Elements of brain-friendly design
Reader experience can be significantly improved by:
- Formatting the text of the story into shorter paragraphs.
- Highlighting important story facts and terms.
- Clean, uncluttered page design.
Similarly, distracting elements accompanying the story can reduce comprehension:
- Flashy advertisements.
- Photos and links to unrelated stories.
How do news readers perceive and learn from online news stories? How can designers present stories in ways that improve the reader experience?
In what we believe to be one of the first research studies to demonstrate the impact of online news presentation, we have concrete empirical evidence supporting a simple but important hypothesis: Better-designed stories are better for readers.
The way that designers present stories literally makes it easier for readers to interact with online news and become more informed citizens. This is what 2011-2012 RJI Fellow Paul Bolls refers to as “brain-friendly” journalism.
Bolls and I went into the lab to see if we could prove that better-designed news is better for readers. We believe our study is one of the first to demonstrate the impact of news presentation using a variety of real online news stories from major news sources.
The upshot: our initial results upheld our hypothesis. Here is a description of what we did.
He and I have been working since last fall conducting research to answer these questions. Bolls is an international expert on media psychophysiology at the Missouri School of Journalism. In a nutshell, “psychophysiology” is a field of study that is concerned with the way the brain physically works. In particular, media psychophysiology offers a research method that can be used to conduct experiments on how news audiences interact with — and respond to — different ways of presenting online news stories.
Back in February, I gave a partial description of the methodology of our study:
To test the effectiveness of the presentation of a news story, we wanted to limit the effect of the content — but we also wanted to use real news stories, which meant that in many cases the text would not be the same.
We settled on a strategy of picking six news topics, and then for each topic we would have one presentation that we hypothesized would be “brain-friendly” and one that would be “brain-unfriendly.”
Paul and I strove to pick stories that would be unfamiliar to our lab subjects yet not so controversial as to arouse a strong emotional response (like a political scandal or a terrorist attack) or so abstruse as to be unmemorable. We also tried to make sure that, within each news topic, the two news stories were within a couple days of each other’s publication date, and each taking roughly the same approach to the story.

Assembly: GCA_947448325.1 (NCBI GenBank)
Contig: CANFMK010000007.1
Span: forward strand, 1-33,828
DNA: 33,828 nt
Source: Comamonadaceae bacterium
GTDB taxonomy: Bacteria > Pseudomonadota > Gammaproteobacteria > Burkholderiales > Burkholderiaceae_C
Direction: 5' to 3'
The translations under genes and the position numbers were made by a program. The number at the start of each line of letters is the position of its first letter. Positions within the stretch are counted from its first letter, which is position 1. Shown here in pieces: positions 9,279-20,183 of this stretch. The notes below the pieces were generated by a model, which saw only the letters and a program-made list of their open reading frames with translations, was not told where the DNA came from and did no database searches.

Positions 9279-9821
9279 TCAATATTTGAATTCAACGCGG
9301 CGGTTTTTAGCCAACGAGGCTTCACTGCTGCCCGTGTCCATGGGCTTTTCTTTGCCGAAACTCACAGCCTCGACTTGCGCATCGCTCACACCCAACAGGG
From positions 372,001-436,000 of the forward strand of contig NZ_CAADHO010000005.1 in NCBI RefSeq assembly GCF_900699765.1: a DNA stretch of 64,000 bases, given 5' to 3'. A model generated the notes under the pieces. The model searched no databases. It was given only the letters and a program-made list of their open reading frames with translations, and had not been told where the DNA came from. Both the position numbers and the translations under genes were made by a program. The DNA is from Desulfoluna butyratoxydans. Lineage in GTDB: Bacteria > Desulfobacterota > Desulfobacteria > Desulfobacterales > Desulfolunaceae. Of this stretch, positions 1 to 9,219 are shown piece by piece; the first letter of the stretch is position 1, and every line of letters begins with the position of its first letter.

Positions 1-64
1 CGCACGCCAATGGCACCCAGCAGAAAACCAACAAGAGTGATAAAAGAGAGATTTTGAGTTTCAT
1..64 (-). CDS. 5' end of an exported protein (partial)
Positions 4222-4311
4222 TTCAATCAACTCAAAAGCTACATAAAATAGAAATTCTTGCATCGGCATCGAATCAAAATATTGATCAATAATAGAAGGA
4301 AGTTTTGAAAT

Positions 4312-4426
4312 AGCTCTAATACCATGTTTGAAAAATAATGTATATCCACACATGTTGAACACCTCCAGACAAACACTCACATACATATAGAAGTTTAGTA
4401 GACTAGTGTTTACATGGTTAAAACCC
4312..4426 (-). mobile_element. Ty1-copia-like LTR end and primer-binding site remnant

All of the stories that we chose were about recent science news. We tried to minimize textual differences by choosing articles written around the same date and looking for articles with roughly the same length, but we knew that the text was not a perfectly controlled variable. (It is certainly possible that a publisher with better presentation of stories will also have better-written text.) However, we believed that this method was the best way for us to test actual news stories as they actually appear on the Web.
We prepared the stories by editing their HTML to remove all references to the name and logo of the publisher. “Brain-friendly” stories had a cleaner design and less intrusive advertising than “brain-unfriendly” stories. (Here is an example of a brain-friendly story, and its brain-unfriendly counterpart.)
Our working hypothesis was that the stories that we identified as “brain-friendly” would be more interesting, easier to read, and ultimately more memorable than stories that we identified as “brain-unfriendly.”
The participants in our study were 99 adults from the Columbia, Missouri, community who indicated that they regularly read online news. Immediately after showing these readers a selection of brain-friendly and brain-unfriendly stories, we asked them a series of questions about the stories they had just read:
- “This story was interesting to read.”
- “This story was easy to read.”
- “This story made me want to find out more about the topic.”
- “This story was enjoyable to read.”
- “This story helped me learn more about the topic.”
Readers rated the extent to which they agreed with each statement on a scale of 1 to 9.
By statistically significant margins, readers more strongly agreed with each of the above statements for the brain-friendly stories than they did for brain-unfriendly stories.
In other words, they reported that the brain-friendly versions of the stories were more interesting, easier to read, more enjoyable, made them want to find out more about the topic, and helped them learn more about the topic, compared to the brain-unfriendly versions of the stories.
This is concrete empirical evidence supporting what trained designers intuitively know. (We offer this analysis with apologies to the late philosopher Sidney Morgenbesser, who apparently used to say, “If your grandmother knew it, don’t publish it.”) Reader experience is significantly improved by simple things like formatting the text of story into shorter paragraphs, highlighting important story facts and terms, and having a cleaner, less cluttered page design.
Designers can present stories covering complex scientific topics in ways that are easier for readers to digest, more enjoyable, and motivate them to learn more about the topic. This is the role of the designer in producing journalism that promotes an informed citizenry.
Our analysis of the data obtained in our study continues. Soon we will have results to share from the psychophysiological measures that indicate how online news presentation impacts the way stories are actually read.
By Alex Remington